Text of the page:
by Robert J. Tamasy
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“Why do you want to be mentored?” That was the question I asked the young man sitting across the table from me at a local restaurant. A mutual friend had suggested to Todd that he meet with me since he had expressed an interest in having someone mentor him in both his professional and personal life.
His answer surprised me: “I want to learn from your mistakes.” I smiled, thinking here was a man in his late 20s that already had the wisdom to recognize that you do not have to learn exclusively from your own errors and poor decisions. You can learn from people that have already traveled along the path you are following – and you can benefit from what they have learned through trial and error.
As it turned out, he and I did not begin a one-to-one mentoring relationship because he already was meeting with several other men in various mentor-like capacities. With many younger men lacking even a single man to meet with, I concluded Todd already had enough help. But his comment caused me to reflect on the many times I have done the same thing – learned from the mistakes others have shared with me, along with their successes.
I would not have the passion I have today for helping others learn how to effectively integrate their faith in the workplace if it had not been for others that showed me it could be done. And they honestly told me about times when they had failed, when they had yielded to the temptation to cut corners to achieve goals, even though they knew it would be a breach of their personal integrity.
It was through failures like these, however, that they learned the importance of setting boundaries, of affirming their commitments to excellence and honesty before they came to a moment of decision. Difficult decisions become easier, they taught me, when they are made long in advance of the crisis.
Men like these also taught me about their trials, failures and successes in areas such as marriage, parenting, handling finances, dealing with anger and other troublesome emotions, and sexual temptation. I, too, have been privileged to learn from the mistakes of others.
The Bible offers many character studies of men that strived to follow and served God, yet sometimes stumbled along the way. I have found these stories very encouraging, not only by learning specifics of their failures, but also realizing God does not demand perfection, only a sincere desire to follow Him, along with a willingness to repent in times of failure. The 10th chapter of 1 Corinthians offers great insight with only two verses:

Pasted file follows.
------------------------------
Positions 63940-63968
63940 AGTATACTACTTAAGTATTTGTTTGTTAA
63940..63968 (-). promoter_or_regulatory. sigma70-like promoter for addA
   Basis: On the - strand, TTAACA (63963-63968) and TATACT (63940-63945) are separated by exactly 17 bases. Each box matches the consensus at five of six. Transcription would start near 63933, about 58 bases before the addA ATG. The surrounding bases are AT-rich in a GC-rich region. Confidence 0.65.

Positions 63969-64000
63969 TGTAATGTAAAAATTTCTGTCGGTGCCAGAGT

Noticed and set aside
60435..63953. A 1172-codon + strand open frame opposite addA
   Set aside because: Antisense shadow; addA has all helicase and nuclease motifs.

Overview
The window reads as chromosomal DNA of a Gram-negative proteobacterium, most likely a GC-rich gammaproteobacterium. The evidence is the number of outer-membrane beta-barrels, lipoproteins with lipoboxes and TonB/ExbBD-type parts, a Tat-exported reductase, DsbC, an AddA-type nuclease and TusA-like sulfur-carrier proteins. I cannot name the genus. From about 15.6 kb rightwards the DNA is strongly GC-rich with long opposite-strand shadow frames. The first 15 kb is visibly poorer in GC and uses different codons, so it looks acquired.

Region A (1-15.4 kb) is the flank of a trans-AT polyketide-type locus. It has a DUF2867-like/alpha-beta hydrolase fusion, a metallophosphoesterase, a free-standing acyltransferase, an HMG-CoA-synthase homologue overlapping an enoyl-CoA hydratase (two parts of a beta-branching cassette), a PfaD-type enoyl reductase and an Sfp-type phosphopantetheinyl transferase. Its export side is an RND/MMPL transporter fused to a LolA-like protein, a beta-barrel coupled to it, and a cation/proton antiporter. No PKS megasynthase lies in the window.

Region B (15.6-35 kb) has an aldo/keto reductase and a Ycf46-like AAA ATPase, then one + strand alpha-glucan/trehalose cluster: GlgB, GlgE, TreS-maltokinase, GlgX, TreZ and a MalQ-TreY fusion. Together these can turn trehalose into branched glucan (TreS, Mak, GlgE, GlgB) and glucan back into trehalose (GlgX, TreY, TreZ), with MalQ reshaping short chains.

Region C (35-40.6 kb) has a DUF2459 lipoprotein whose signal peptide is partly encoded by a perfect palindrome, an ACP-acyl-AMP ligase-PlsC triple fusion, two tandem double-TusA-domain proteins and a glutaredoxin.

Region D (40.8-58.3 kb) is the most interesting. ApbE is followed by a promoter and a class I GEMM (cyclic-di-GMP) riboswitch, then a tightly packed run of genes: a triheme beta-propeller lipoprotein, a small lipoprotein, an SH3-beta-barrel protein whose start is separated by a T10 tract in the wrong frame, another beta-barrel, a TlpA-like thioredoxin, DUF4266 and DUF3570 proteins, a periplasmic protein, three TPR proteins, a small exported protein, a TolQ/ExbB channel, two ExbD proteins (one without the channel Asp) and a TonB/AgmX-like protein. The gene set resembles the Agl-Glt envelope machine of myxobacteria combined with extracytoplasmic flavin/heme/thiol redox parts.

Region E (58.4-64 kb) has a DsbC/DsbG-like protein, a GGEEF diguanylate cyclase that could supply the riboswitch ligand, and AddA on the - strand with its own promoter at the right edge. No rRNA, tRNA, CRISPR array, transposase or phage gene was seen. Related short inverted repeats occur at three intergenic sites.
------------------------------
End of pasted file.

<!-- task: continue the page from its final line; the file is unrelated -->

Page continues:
Recognize other people’s failures and take them to heart. There is a saying that if we fail to learn from history, we are doomed to repeat it. Colleagues and friends can only be bad influences when we allow ourselves to repeat their wrong actions. “All these things happened to them as examples, and they were written for our admonition” (1 Corinthians 10:11).
Do not overestimate your own strength. One of the benefits of learning from the mistakes of others is realizing we could make the same errors. If we are wise, we will take preventative steps to avoid a repeat of those failures. As another saying tells us, an ounce of prevention is worth a pound of cure. “So, if you think you are standing firm, be careful that you do not fall!” (1 Corinthians 10:12).
Robert J. Tamasy is vice president of communications for Leaders Legacy, Inc., a non-profit organization based in Atlanta, Georgia, U.S.A. A veteran journalist, he has written Tufting Legacies (iUniverse); Business At Its Best: Timeless Wisdom from Proverbs for Today’s Workplace (River City Press); and has coauthored with David A. Stoddard, The Heart of Mentoring (NavPress). For more information, see www.leaderslegacy.com or his blogs, www.bobtamasy.blogspot.com and www.bobtamasy.wordpress.com.
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1. Have you ever taken the opportunity to learn from someone else’s mistakes? If so, give an example of when you did this – and what you learned.
2. Has anyone ever been given a similar opportunity to learn from your mistakes? Explain your answer.
3. Can you think about a time when you should have learned from hearing about or observing another person’s mistakes, but instead proceeded to replicate the error? What were the consequences for you?
4. This “Monday Manna” points out that numerous case studies are presented in the Bible of people who made serious mistakes, yet were forgiven and restored in their relationship with God. Can you think of any specific examples? Knowing that individuals like this failed, yet were not abandoned by God, does this encourage you in considering your own actions? Why or why not?
NOTE: If you have a Bible and would like to review additional passages that relate to this topic, consider the following verses:
Psalm 119:9-11; 1 Corinthians 10:13; 2 Corinthians 4:7-10; James 1:12-15; 1 Peter 2:18-25